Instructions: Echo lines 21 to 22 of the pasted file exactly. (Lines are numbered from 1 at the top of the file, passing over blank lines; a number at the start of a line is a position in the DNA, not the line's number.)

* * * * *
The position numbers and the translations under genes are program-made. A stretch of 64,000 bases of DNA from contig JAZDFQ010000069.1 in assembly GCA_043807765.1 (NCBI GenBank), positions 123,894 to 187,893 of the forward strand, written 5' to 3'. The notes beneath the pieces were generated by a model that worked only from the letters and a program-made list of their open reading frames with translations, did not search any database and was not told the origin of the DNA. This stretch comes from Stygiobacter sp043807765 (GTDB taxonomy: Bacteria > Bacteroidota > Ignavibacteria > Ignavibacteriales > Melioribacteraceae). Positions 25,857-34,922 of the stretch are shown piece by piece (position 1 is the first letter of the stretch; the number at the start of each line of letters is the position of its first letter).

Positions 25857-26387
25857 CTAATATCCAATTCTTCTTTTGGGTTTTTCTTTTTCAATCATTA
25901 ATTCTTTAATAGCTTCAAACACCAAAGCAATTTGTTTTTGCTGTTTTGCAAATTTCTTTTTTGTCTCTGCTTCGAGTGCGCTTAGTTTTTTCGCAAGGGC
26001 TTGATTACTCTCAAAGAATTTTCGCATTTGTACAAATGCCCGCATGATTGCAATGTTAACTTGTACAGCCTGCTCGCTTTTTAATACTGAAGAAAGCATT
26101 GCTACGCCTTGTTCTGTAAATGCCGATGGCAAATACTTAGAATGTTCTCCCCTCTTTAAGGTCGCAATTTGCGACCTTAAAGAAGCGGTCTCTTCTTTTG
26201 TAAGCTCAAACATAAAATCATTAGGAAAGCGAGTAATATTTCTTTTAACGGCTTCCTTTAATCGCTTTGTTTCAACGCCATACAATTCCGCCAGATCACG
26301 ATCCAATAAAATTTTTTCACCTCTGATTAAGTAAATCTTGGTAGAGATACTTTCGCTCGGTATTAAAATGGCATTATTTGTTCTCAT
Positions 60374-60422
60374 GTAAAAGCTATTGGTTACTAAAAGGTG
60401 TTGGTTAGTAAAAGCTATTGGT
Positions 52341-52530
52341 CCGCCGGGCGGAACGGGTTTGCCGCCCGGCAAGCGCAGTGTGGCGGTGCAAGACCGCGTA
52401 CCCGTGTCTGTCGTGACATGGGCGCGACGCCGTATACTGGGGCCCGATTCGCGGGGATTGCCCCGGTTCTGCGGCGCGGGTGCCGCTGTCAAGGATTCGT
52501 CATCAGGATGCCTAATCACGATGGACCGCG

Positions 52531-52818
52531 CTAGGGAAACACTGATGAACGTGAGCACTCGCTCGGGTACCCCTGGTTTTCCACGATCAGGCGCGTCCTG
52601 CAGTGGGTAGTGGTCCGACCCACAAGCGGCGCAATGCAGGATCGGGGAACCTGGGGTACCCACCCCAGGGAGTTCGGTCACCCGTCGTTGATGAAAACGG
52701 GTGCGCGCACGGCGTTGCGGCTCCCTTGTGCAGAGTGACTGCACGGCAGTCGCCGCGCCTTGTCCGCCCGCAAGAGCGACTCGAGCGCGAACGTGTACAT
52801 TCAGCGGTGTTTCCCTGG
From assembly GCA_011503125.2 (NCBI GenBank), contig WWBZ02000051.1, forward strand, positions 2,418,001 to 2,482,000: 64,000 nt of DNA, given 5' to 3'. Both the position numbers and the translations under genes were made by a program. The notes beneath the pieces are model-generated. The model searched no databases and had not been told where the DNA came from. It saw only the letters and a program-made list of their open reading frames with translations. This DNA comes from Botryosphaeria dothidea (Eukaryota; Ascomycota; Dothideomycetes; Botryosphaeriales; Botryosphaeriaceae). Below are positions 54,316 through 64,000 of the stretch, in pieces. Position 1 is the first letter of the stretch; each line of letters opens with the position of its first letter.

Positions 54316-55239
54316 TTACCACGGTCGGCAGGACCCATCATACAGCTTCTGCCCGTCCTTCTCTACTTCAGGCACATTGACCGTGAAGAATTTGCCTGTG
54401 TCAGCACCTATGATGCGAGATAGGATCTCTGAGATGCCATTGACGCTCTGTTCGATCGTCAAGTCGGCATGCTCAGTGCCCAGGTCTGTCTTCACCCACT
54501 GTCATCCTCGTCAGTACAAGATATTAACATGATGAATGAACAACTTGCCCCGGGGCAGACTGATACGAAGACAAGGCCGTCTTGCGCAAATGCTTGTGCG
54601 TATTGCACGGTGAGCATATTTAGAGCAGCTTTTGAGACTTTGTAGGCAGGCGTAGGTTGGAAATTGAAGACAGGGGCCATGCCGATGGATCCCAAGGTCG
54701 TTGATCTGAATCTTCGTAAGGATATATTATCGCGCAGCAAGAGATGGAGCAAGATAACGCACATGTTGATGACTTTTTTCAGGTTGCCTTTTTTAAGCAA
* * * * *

From assembly GCA_011503125.2 (NCBI GenBank), contig WWBZ02000051.1, forward strand, positions 2,418,001 to 2,482,000: 64,000 nt of DNA, given 5' to 3'. Both the position numbers and the translations under genes were made by a program. The notes beneath the pieces are model-generated. The model searched no databases and had not been told where the DNA came from. It saw only the letters and a program-made list of their open reading frames with translations. This DNA comes from Botryosphaeria dothidea (Eukaryota; Ascomycota; Dothideomycetes; Botryosphaeriales; Botryosphaeriaceae). Below are positions 54,316 through 64,000 of the stretch, in pieces. Position 1 is the first letter of the stretch; each line of letters opens with the position of its first letter.

Positions 54316-55239